From listening closely to the details of fantasies, we find out that women think about sex in all sorts of interesting ways. Some of us entertain only fleeting thoughts, as quick as an unexpected smile. Others create fantasy scripts that are as intricate and carefully plotted as a full-length suspense film. Some women describe lusty images of erect nipples and hard penises, soft breasts and tight butts, as explicit as any porn film. Others speak in ways that evoke the soft, moody light of perfume ads.
While women most often have fantasies during sex or self-stimulation, boosting arousal at a specific place in their sexual response cycle, many also experience fantasies in nonsexual settings. We'll be hearing from women who make up sexual fantasies while swimming laps, cooking dinner, driving through rush-hour traffic, or speaking in public. Some have sexual daydreams that help them relax, but stir no sexual response. A few women describe fantasies so erotic to them that they climax on the strength of their thoughts alone, with no accompanying stimulation.
Whenever a woman says she's not sure that her own fantasy "qualifies" or "fits in," we've learned to listen closely. Those are often the moments when a woman's creativity has challenged old stereotypes and myths about sexual fantasy and expanded the boundaries of what we know. Some women find erotic thrills in roller coasters, saxophones, ocean waves, and mangoes, for instance. Sexual fantasies can include sensory experiences that don't follow a narrative script (like Faye's guitar story) or even involve images we would not normally define as being sexual.
These variations have led us to a new definition of sexual fantasy that is broad enough to take in the widest range of women's experiences. Sexual fantasy includes all sexual thoughts and images that alter our emotions, sensations, or physiological state. We label these thoughts as sexual either because they have an erotic effect or because they include images we commonly associate with sex.
Given this expansive definition, only a handful of women said they never fantasize about sex at all. When they explored why not, they often realized that their innate ability to fantasize was inhibited by past experiences, repressive beliefs, or common misunderstandings about fantasies.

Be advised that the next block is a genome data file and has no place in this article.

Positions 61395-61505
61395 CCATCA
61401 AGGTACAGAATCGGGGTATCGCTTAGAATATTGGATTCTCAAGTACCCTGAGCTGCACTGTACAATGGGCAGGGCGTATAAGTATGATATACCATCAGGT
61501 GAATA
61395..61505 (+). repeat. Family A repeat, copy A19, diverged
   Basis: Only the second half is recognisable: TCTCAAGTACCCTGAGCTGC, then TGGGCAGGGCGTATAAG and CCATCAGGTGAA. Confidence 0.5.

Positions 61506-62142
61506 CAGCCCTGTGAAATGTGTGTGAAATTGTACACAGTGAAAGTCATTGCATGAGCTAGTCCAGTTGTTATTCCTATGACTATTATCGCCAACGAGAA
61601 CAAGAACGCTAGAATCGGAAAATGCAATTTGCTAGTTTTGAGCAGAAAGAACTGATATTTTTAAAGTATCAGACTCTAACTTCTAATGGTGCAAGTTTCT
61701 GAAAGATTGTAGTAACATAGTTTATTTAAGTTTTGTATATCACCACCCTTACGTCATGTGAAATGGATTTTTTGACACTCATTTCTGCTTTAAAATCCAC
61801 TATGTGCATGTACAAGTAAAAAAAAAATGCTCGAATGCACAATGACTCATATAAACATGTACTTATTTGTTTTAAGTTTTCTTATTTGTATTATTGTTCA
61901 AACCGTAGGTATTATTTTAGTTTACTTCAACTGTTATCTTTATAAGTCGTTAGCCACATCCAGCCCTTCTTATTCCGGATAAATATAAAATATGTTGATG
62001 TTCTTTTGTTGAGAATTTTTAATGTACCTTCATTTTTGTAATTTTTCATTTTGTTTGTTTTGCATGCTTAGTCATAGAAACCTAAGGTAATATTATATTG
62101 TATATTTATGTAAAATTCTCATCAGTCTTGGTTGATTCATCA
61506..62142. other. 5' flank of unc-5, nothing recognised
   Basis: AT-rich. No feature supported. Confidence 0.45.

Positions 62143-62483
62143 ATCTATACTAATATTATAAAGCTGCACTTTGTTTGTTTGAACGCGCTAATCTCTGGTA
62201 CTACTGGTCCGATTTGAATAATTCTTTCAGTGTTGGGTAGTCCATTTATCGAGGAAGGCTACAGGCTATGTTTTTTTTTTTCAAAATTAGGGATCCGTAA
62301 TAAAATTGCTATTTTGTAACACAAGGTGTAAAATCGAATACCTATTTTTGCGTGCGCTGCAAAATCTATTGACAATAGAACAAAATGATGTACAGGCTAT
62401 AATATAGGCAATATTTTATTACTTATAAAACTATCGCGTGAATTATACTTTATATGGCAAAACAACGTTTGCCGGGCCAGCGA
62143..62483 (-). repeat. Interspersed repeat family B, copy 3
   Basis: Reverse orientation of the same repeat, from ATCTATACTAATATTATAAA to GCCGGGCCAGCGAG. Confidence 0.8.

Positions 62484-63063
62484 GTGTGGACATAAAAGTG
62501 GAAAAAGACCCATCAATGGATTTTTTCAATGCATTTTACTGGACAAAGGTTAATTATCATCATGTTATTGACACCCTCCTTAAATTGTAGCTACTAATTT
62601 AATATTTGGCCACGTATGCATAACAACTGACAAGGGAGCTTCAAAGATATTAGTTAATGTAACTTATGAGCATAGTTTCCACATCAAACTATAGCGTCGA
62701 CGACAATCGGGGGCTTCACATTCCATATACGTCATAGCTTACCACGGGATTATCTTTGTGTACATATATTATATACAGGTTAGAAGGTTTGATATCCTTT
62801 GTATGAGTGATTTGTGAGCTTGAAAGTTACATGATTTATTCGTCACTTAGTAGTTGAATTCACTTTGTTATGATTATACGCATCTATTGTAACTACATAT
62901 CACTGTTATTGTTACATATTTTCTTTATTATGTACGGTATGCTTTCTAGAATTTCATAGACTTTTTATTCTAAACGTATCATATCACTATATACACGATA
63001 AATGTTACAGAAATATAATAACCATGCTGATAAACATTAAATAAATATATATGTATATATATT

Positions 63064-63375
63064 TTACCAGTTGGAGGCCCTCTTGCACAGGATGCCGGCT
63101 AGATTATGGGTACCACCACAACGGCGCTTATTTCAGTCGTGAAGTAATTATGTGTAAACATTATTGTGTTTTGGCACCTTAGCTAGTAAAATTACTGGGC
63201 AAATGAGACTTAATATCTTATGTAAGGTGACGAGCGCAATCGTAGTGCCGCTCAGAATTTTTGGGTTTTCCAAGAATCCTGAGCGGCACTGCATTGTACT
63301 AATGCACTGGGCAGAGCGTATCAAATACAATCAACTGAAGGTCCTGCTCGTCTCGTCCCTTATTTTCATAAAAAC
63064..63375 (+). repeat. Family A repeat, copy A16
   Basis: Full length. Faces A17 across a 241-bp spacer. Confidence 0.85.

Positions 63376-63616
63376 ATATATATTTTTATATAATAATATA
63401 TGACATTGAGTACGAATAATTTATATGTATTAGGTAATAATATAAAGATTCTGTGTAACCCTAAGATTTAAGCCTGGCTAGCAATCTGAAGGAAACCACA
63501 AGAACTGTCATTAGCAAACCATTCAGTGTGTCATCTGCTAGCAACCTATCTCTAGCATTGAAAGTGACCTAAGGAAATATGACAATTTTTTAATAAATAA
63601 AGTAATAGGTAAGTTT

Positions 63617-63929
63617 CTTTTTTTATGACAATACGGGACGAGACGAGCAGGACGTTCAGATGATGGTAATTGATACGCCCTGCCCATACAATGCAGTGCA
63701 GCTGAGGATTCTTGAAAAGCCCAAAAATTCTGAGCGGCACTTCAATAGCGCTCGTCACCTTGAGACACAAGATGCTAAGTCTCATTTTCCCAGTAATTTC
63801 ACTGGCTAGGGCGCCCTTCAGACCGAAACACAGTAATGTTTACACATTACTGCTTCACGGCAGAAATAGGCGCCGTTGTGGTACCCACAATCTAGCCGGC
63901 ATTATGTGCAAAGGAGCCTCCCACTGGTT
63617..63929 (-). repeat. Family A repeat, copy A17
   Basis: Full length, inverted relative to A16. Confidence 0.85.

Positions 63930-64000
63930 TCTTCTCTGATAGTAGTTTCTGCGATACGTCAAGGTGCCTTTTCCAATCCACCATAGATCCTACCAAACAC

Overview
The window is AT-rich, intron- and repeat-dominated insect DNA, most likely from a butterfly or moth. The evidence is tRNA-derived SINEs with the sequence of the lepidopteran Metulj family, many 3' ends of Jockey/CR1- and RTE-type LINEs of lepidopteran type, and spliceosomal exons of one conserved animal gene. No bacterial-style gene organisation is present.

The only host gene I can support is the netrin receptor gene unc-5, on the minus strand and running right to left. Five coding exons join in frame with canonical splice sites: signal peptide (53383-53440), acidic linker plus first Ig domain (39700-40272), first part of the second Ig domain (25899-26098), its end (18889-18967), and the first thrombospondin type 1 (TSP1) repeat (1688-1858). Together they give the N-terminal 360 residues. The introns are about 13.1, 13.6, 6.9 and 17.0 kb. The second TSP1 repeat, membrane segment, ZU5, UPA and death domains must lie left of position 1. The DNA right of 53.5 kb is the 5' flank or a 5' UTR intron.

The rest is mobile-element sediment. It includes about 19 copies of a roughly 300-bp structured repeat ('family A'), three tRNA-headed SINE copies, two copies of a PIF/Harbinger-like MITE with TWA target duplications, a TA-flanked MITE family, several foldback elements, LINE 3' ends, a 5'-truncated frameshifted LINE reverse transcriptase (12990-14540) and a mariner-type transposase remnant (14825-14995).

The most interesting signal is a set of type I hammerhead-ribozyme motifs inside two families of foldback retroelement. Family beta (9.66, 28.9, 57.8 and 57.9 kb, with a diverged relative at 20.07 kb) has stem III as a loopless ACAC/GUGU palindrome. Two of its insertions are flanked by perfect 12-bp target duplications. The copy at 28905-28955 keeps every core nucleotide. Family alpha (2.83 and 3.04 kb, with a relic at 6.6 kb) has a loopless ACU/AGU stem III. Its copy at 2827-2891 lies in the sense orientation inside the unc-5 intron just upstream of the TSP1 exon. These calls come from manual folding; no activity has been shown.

One woman, for instance, said she had assumed that having a sexual fantasy would mean picturing herself as a Playboy bunny, Marilyn Monroe, or some other cultural stereotype of how a sexy woman should look. She said, "I don't want to think of myself as a silly woman or a slut in order to be sexual." Realizing that she has the power to see herself however she chooses has helped her to become much more free and playful within her erotic imagination.
Women shut down their ability to think about sex for many different reasons. Among the strongest influences that can limit a woman's fantasy life is a history of sexual trauma. Similarly, a sexually repressive childhood or religious messages against fantasizing can also affect a woman's fantasy life in profound ways. The lasting impact of such experiences makes it important to trace a woman's personal sexual history when we begin to explore her fantasies.
For example, a woman whose father forced her to pose for kiddie porn when she was a girl wound up feeling afraid of the whole subject of fantasy. "It's a place my mind cannot go now, however much I might want it to as an adult," she said. Another woman also censored her own sexual thoughts after adolescence, but for a very different reason. She planned to become a nun. At age fifty, after she left her religious order and began dating men, she was delighted to experience her first erotic fantasy about a male friend kissing and sucking on her fingers. The pleasure generated by that sweet fantasy made her eager to invite bolder and more graphic sexual thoughts into her imagination.